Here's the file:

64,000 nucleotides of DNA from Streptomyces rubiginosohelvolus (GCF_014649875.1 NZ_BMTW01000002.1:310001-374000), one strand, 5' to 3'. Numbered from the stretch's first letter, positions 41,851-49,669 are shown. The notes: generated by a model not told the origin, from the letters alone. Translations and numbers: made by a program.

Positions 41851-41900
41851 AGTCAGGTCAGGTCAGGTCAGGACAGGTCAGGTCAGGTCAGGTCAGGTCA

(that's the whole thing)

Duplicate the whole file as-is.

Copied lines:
64,000 nucleotides of DNA from Streptomyces rubiginosohelvolus (GCF_014649875.1 NZ_BMTW01000002.1:310001-374000), one strand, 5' to 3'. Numbered from the stretch's first letter, positions 41,851-49,669 are shown. The notes: generated by a model not told the origin, from the letters alone. Translations and numbers: made by a program.

Positions 41851-41900
41851 AGTCAGGTCAGGTCAGGTCAGGACAGGTCAGGTCAGGTCAGGTCAGGTCA